WEST PALM BEACH, Fla. — A former Florida police officer was sentenced to 25 years in prison Thursday for the fatal on-duty shooting of a black musician whose SUV had broken down after a late-night concert.

Former Palm Beach Gardens officer Nouman Raja was the first person in Florida in nearly 30 years to be convicted and sentenced for an on-duty killing — and one of only a few nationwide.

The 41-year-old defendant was sentenced by Circuit Judge Joseph Marx as family and friends of the 31-year-old victim, Corey Jones, looked on in a hushed courtroom jammed with supporters on both sides.

Raja was convicted last month of manslaughter and attempted murder in Jones’ death. Marx on Thursday imposed a sentence of 25 years on each count, to be served concurrently.

Prosecutors had said Raja had escalated what should have been a routine interaction into a deadly confrontation in 2015 when he encountered Corey, a housing inspector and part-time drummer whose SUV had stalled on a dark highway ramp.

Raja had faced a possible sentencing range from 25 years to life in prison, and both Prosecutor Adrienne Ellis and the father of the victim had urged the judge to impose the maximum.

Previously, Marx has rejected motions by Raja’s attorneys to throw out the verdicts. They argued the evidence didn’t support his conviction and that Marx should have instructed jurors to consider whether Raja’s use of force was justified under Florida’s “stand your ground” law. They plan to appeal.

At Thursday’s hearing, Clinton Jones Sr. told the judge he still has his son’s number programmed into his cellphone because he can’t stand the finality of deleting it. He said he wanted Raja to receive a life sentence, not out of hatred but because of the pain he had caused the Jones family.

“It was painful for us to go through this because I knew the kind of son we had raised,” Jones said.

Raja, of Asian descent, was in plain clothes as part of an auto burglary investigation team when he spotted Jones’ SUV at 3:15 a.m. Oct. 18, 2015. Jones was headed home from a nightclub performance by his reggae band when his vehicle stalled. He had a concealed-weapons permit and carried a handgun, purchased days earlier to protect his $10,000 drum set, which was in the SUV.

Raja, wearing jeans, a T-shirt and a baseball cap, drove an unmarked van the wrong way up an off ramp and stopped mere feet from the broken-down vehicle.

Prosecutors said Raja never identified himself as an officer and acted so aggressively that Jones must have thought he was about to be carjacked or killed. Raja’s supervisor testified the officer had been told to don a police vest if he approached a civilian. He didn’t. Prosecutors also questioned why Raja didn’t pull his badge from his pocket.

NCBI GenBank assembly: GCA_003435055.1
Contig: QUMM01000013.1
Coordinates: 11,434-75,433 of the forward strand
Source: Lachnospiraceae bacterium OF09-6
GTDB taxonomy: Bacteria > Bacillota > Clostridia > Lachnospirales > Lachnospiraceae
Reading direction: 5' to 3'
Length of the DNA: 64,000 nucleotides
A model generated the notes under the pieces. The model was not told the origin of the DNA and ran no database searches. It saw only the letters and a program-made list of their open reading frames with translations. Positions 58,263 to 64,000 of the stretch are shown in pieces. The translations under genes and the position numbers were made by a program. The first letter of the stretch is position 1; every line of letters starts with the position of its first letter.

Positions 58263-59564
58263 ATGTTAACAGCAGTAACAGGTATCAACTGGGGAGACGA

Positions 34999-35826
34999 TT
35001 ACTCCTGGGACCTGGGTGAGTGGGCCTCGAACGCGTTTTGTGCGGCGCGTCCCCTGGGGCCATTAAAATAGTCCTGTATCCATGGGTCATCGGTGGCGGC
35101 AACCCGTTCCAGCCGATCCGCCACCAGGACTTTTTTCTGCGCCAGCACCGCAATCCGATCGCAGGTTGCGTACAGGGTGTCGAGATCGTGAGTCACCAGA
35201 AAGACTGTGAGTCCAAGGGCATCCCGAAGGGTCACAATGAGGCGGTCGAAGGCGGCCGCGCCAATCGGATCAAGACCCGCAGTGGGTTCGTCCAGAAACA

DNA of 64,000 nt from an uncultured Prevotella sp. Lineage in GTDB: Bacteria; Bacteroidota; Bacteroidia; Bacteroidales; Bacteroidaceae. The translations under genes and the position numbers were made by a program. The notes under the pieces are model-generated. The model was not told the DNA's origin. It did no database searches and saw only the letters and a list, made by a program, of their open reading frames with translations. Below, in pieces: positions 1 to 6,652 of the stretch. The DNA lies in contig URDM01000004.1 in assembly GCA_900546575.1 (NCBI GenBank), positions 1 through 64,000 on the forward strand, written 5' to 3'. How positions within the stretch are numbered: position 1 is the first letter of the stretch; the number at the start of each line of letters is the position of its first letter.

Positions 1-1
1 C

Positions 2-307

What police didn’t know at first was that Jones had been talking to a tow-truck dispatcher on a recorded line. That recording shows Jones saying “Huh?” as his door opens. Raja yells, “You good?” Jones says he is. Raja replies twice, “Really?” with Jones replying “Yeah.”

Suddenly, Raja shouts at Jones to raise his hands, using an expletive. Jones replies, “Hold on!” and Raja repeats his demand.

Prosecutors believe Jones pulled his gun and tried to get away. Raja fired three shots; Jones ran down an embankment. Prosecutors said he threw his gun, but Raja fired three more times, 10 seconds after the first volley. Jones was killed by a bullet through his heart.

Prosecutors said Raja, not knowing of the tow-truck dispatcher recording, tried to deceive investigators. He claimed he said “Police, can I help you?” as Jones jumped from the SUV. He also told them Jones leapt backward and pointed his gun, forcing him to fire. Raja said Jones ran but turned and again pointed his gun, forcing him to fire the second volley.

Prosecutors charged Raja with manslaughter, saying his actions created the confrontation and showed “culpable negligence.” They also charged him with attempted murder, saying that although they couldn’t prove beyond a reasonable doubt which of Raja’s six shots killed Jones, the second volley was a conscious effort to kill him as he fled.

The last Florida officer sentenced for an on-duty killing was Miami’s William Lozano in 1989. The Hispanic officer fatally shot a black motorcyclist who he said tried to hit him. A passenger died when the motorcycle crashed, setting off three days of rioting.

Lozano was convicted of two manslaughter counts in a Miami trial and sentenced to seven years, but he never served it. State appellate court justices dismissed the verdict, saying the case should have been moved from Miami because of racial tensions. Lozano was acquitted at a 1993 retrial in Orlando.

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